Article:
The idea of creating a social enterprise came to him as a university undergraduate in the northern Dutch city of Groningen. He became a student support worker for Shelter City Groningen, a charity providing help to people defending human rights in other countries. Hanna mentored people from Egypt, Brazil and Nigeria. “I started thinking about how businesses could make an impact in these countries,” he says.
Hanna’s father had started his construction business on the Red Sea, specialising in factory buildings. But life was not always straightforward for his family. “My father’s business has managed to survive two revolutions in Egypt. It was very intense,” he says. “The highs are great but the lows are difficult.”
Hanna attributes his passion for sustainability to scuba diving trips with his father close to the company’s base, where some of the world’s largest coral beds can be found.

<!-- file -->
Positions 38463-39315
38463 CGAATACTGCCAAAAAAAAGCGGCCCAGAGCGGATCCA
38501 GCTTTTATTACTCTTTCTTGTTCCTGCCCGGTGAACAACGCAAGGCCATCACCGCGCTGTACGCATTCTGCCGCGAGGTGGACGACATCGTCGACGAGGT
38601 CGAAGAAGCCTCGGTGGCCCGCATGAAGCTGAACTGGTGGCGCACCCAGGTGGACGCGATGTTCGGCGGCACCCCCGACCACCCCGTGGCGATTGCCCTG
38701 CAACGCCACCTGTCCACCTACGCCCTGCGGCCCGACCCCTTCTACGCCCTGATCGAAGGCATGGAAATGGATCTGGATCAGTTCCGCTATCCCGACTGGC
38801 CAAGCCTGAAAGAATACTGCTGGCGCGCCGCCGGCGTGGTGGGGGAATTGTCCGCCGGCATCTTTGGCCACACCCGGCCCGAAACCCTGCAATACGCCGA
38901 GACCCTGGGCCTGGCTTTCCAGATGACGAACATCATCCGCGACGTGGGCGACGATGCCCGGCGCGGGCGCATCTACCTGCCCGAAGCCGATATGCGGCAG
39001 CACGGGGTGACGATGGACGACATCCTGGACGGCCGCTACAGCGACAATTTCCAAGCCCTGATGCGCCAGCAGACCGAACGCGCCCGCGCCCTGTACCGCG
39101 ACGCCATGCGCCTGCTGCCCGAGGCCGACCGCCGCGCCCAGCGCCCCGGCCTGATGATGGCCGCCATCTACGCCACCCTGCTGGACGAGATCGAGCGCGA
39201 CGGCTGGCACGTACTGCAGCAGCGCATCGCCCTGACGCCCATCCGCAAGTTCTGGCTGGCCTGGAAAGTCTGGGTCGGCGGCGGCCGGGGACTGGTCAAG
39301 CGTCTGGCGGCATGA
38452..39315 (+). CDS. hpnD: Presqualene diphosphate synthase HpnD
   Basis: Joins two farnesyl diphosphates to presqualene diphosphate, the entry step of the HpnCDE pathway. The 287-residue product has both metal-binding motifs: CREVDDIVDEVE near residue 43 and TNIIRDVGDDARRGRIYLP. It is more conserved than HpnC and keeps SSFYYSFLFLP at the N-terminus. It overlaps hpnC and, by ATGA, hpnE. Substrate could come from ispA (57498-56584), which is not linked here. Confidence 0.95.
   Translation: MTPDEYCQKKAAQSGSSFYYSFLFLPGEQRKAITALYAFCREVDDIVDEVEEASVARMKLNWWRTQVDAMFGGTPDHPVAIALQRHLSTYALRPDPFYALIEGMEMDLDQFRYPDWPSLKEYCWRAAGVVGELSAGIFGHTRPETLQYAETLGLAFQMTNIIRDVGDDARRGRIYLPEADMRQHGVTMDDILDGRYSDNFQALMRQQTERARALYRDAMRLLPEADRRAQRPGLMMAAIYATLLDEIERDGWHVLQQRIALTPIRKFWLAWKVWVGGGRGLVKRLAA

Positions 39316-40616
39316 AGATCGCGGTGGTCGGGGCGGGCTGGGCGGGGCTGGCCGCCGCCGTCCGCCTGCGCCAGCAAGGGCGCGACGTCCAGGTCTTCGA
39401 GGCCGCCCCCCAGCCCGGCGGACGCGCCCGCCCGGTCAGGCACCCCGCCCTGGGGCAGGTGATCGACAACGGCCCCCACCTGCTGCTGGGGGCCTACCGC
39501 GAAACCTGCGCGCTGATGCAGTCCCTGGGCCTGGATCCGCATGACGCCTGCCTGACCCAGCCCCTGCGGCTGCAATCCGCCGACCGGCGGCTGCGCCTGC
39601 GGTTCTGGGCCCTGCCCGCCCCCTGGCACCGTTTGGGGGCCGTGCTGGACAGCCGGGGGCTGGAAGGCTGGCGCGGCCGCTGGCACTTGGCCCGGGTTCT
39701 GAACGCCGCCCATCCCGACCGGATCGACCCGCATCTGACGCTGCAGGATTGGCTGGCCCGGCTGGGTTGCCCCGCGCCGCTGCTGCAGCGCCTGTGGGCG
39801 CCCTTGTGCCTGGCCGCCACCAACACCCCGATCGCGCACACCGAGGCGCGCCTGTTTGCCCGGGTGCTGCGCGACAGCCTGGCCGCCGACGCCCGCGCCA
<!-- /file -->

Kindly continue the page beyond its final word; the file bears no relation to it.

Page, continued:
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“It was very moving because you could see the beauty but also how the ecosystem was being destroyed,” he says. “I could see how what we eat now is contributing to the ecosystem being destroyed. If the fish die, the coral dies.”
He was also fascinated by the ancient history of his homeland, noting that respect for the land and the Nile river meant that there was enough good quality food for everybody, something that is not the case in modern Egypt.
“Eighty per cent of people in Egypt cannot afford a nutritious diet and that’s not acceptable,” he says.